Post-harvest leg loss has been identified by many major stakeholders as a major and costly problem for the western rock lobster industry. FRDC project 2000/251 has developed a method for reliably inducing autotomy through the application of hypersaline seawater. Preliminary investigations show that concentrated seawater capable of inducing this phenomenon may be widespread throughout the industry, and lobsters may come into contact with this water regularly and throughout the handling chain. Further investigations into the extent and nature of this problem and development of solutions are beyond the scope and resources of FRDC project 2000/251. International literature searches reveal that there are no published accounts of similar phenomena in other crustacea.
The previously undescribed phenomenon of hypersaline-induced autotomy in western rock lobsters has been fully characterised. The extent of occurrence of hypersaline films throughout the post-harvest chain has been examined and found to be significant. Environmental factors contributing to the phenomenon have been investigated.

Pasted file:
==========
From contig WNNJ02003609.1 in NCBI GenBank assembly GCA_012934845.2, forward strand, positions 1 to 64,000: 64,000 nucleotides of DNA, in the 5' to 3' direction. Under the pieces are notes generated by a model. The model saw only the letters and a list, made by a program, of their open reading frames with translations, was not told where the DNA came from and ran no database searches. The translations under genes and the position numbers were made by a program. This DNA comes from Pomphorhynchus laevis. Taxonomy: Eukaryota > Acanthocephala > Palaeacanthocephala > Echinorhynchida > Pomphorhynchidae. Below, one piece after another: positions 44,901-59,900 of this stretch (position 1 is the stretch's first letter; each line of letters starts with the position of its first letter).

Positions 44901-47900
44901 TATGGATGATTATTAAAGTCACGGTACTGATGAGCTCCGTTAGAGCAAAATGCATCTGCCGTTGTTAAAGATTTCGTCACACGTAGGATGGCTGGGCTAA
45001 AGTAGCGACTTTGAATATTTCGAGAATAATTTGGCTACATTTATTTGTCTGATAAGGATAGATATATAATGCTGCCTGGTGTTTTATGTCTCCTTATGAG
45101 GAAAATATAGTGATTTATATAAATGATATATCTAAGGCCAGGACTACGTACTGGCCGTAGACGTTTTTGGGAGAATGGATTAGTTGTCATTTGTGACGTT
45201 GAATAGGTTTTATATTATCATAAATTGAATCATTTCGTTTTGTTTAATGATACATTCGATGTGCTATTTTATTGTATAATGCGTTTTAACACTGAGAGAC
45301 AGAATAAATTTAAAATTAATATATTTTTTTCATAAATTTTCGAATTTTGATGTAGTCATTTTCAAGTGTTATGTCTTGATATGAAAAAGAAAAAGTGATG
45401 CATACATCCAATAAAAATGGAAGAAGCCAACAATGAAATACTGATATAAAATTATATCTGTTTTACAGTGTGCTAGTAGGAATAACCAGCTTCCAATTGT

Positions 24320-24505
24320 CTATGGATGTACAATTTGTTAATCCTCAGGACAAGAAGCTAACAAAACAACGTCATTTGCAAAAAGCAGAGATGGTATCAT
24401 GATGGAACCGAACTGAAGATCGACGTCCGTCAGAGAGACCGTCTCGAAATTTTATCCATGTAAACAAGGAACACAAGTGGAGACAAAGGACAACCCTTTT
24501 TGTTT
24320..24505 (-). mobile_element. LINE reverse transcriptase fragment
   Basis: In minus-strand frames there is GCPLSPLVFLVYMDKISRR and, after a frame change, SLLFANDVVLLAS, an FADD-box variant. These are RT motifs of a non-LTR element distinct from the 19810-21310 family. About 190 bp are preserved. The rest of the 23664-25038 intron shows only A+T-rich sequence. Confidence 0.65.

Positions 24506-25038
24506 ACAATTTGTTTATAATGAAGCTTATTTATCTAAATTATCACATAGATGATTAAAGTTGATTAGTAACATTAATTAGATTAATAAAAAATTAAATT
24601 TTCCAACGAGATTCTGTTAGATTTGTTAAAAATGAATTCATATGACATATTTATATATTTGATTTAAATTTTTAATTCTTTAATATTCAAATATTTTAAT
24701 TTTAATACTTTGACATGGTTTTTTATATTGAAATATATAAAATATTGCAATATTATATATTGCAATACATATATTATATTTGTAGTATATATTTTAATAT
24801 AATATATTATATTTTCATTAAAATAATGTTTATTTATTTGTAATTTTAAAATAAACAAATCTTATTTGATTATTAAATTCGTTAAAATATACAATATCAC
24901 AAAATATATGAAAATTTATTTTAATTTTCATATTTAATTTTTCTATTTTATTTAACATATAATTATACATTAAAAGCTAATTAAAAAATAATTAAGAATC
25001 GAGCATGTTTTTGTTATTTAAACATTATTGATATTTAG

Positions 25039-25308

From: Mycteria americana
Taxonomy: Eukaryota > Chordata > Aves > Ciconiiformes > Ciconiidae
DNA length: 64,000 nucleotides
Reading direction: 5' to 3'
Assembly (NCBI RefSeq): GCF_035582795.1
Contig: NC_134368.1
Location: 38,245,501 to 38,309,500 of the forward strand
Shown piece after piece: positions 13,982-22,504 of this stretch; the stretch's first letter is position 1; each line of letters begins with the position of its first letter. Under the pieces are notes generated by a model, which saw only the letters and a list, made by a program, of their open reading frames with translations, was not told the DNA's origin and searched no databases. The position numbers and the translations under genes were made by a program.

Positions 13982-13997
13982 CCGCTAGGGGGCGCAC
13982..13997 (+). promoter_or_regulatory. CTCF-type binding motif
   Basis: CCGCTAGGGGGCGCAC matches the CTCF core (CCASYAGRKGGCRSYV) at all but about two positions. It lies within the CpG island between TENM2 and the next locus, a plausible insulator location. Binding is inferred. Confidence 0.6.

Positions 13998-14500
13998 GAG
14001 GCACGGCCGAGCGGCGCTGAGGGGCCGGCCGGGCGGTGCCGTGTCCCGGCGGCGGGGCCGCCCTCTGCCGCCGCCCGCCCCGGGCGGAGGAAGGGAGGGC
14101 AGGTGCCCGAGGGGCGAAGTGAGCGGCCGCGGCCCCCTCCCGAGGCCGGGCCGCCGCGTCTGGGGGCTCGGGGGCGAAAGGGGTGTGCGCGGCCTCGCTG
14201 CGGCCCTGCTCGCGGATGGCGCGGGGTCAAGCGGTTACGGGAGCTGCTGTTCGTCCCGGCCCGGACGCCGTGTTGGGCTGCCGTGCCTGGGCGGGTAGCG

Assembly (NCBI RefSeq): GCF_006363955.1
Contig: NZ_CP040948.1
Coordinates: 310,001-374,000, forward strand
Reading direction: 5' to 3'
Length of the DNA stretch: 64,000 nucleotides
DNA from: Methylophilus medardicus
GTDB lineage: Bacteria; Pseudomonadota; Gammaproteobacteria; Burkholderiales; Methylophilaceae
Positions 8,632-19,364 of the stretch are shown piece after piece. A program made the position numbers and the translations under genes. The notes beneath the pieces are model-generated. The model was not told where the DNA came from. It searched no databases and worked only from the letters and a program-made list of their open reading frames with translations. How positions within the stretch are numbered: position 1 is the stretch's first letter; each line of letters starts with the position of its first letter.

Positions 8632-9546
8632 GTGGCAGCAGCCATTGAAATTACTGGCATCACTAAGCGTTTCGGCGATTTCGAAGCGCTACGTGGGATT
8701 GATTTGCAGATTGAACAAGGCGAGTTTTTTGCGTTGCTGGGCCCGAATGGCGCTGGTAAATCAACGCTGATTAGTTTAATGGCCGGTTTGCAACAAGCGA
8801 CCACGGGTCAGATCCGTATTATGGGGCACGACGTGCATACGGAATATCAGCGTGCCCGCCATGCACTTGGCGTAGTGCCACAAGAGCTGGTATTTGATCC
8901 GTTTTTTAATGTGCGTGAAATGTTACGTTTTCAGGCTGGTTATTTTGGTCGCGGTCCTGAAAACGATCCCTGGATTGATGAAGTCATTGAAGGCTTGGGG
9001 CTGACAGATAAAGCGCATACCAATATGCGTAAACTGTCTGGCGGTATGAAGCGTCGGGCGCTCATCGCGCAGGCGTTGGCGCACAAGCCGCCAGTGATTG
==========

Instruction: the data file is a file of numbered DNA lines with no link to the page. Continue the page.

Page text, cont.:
Appreciable leg loss has been shown to occur during industry standard freshwater “drowning”.
Washing of contact surfaces and cold-stunning have been shown to be effective methods for preventing hypersaline-induced autotomy and leg loss during drowning, with the potential to save the industry six figure sums each year by reducing loss of catch weight and downgrading of damaged lobsters.